The case of the mysterious death of his wife Kathleen Peterson has flummoxed and fascinated true crime fans for over 10 years. The case was so full of twists and turns that it even inspired a documentary crew to capture the victim's husband Michael Peterson's entire trial, resulting in the 2004 acclaimed documentary series The Staircase, which drops on Netflix on June 8, along with three brand new episodes. One of the people who provided key testimony at the trial was Brent Wolgamott, a man who, at the time, was a sex worker who had had an online correspondence with Michael Peterson . But where is Brent Wolgamott in 2018?
Wolgamott first became known to the public during the investigation into the 2001 death of Kathleen Peterson. Kathleen was found dead at the bottom of the staircase in the home she shared with husband Michael on the night of Dec. 9, 2001, per CNN. Peterson claimed that his wife had fallen in his call to 911, but investigators on the scene became suspicious of Peterson due to the large quantities of blood splatter found on the walls, per the same CNN report. Peterson's correspondence with Wolgamott supplied what prosecutors put forth as a possible motive for murder, according to Vulture. Peterson was charged with murder and stood trial in 2003.
At the time he was contacted by Peterson, Wolgamott was in the service and a sophomore studying chemistry at North Carolina State University, per The News & Observer. The same article noted that Wolgamott also made money as a sex worker, advertising online as "Brad from Raleigh." Peterson and Wolgamott exchanged emails in August and September of 2001, and during these email exchanges the two planned to meet up and have sex, which Peterson would pay for at a rate of $150 an hour, according to The News & Observer.
But the meet-up never occurred, and Wolgamott testified that he had been too tired to meet with up Peterson when he had agreed to, per The News & Observer. Their contact ended after that, but that didn't stop the prosecution from postulating that Peterson's wife could have found the emails, leading to an argument. The publication reported that prosecutors were not able to definitively prove that she had seen the email, per The News & Observer. In The Staircase, Peterson and his defense maintain that Kathleen was aware of his bisexuality and that he sought sex outside of the marriage. Wolgamott insisted during his testimony that Peterson told him that his marriage was a happy one, and that Wolgamott knew "diddly" about Kathleen Peterson's death.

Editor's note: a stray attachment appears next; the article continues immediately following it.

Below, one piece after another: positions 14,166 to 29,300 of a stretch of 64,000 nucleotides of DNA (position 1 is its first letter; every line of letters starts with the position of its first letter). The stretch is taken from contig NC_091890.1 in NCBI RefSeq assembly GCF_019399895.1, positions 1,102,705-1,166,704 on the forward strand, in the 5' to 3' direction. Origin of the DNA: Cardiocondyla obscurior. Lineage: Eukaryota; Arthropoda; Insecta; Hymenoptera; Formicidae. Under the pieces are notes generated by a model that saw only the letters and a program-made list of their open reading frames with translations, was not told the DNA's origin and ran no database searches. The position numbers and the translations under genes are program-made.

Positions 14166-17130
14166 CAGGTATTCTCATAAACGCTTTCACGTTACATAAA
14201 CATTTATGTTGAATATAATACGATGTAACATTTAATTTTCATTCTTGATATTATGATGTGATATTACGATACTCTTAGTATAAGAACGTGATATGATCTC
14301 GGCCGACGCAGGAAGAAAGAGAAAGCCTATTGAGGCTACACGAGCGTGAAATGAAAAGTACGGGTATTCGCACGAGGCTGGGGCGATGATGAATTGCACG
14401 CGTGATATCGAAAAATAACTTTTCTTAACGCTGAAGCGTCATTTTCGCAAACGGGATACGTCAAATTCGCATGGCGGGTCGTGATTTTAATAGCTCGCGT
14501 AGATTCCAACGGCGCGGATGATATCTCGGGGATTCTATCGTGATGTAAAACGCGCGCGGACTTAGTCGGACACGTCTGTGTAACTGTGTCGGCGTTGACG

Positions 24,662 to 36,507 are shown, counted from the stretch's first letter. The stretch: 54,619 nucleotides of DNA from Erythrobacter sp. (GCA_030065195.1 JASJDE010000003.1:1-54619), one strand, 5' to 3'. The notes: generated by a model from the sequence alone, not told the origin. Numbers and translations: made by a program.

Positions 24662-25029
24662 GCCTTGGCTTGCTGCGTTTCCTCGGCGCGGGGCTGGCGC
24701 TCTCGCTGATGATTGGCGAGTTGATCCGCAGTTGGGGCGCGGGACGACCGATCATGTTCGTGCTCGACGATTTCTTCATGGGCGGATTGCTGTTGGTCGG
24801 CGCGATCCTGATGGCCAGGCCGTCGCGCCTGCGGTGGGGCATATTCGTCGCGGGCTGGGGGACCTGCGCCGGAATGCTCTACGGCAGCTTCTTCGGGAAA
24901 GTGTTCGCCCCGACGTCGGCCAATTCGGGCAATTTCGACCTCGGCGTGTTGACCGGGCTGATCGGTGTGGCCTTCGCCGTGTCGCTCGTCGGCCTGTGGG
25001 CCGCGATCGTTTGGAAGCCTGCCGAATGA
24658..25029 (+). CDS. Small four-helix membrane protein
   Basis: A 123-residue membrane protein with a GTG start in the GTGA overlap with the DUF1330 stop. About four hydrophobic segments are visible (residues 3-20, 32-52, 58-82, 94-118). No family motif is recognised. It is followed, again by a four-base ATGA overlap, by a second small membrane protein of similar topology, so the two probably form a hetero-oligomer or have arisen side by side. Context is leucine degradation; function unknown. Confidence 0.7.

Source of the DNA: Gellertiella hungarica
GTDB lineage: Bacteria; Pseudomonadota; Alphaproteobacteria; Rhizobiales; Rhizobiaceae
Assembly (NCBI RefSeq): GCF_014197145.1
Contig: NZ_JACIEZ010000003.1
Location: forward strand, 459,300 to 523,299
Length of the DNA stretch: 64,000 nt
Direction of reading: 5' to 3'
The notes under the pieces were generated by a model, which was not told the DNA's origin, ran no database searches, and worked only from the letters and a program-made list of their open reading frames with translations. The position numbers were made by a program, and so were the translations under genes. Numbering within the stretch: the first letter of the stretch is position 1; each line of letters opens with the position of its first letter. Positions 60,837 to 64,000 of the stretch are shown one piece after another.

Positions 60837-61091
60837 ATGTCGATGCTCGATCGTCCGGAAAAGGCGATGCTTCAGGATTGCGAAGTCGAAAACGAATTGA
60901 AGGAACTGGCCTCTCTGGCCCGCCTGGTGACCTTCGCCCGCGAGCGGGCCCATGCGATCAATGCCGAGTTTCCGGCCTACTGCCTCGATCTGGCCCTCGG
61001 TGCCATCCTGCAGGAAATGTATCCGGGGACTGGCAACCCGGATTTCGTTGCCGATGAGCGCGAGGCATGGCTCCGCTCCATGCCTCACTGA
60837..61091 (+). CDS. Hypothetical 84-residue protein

Peterson was convicted of murder and sentenced to life in prison without parole, according to WRAL News, though he was granted a new trial in 2011. In 2017, he entered an Alford Plea to a new charge of voluntary manslaughter — this plea allows a defendant to admit that there is enough evidence to convict them while still maintaining their innocence.
But though the length of the case as well as the acclaimed docuseries has kept Peterson's name in the news, Wolgamott has mostly faded from the public eye, though not because he's avoiding it. Wolgamott's social media presence is very public; his Instagram account even casually references the trial, featuring a picture of Wolgamott in a military uniform with the caption "#TBT...this was pre-addict, and pre-Peterson. So innocent, I was. 🙈."
Wolgamott's Twitter is also public, and his Twitter bio gives a bit of a sense of what he's been up to since the 2003 Peterson trial. "Reality TV watcher, slots enthusiast, gameshow freak, RHAP podcasting Live Feeds Correspondent, & partnered to the hottest doctor in KY. VIEWS ARE MY OWN," he writes. A little sleuthing reveals that Wolgamott is part of a team called "Live Feed Correspondents", a group that commentates on episode of the reality show Big Brother on the channel Rob Has A Podcast (RHAP).
In addition to that, Wolgamott has a YouTube channel called Brent's Lucky Slot Channel, which features video after video of Wolgamott at the casino gambling at the slot machines. This channel has quite a few loyal followers — as of press time, he boasts 21,928 subscribers. Clearly Wolgamott has managed to tap into a market for people who enjoy watching others gamble.
Wolgamott was also a contestant on The Price Is Right. He appeared on the show in 2002, after the death of Kathleen Peterson but before the 2003 trial, and when his name is announced as a contestant he seems absolutely elated. Though he didn't win, it seems like Wolgamott really enjoyed his time on the show.
Though Wolgamott has long since moved on from sex work and from the Peterson case, the release of The Staircase on Netflix might bring drag Wolgamott, willingly or unwillingly, back into the spotlight. He's already had to address the case, and the documentary, on Twitter:
Whether or not The Staircase explodes to the levels of popularity seen by other Netflix true crime series such as Making a Murderer, Wolgamott is leaving that experience behind.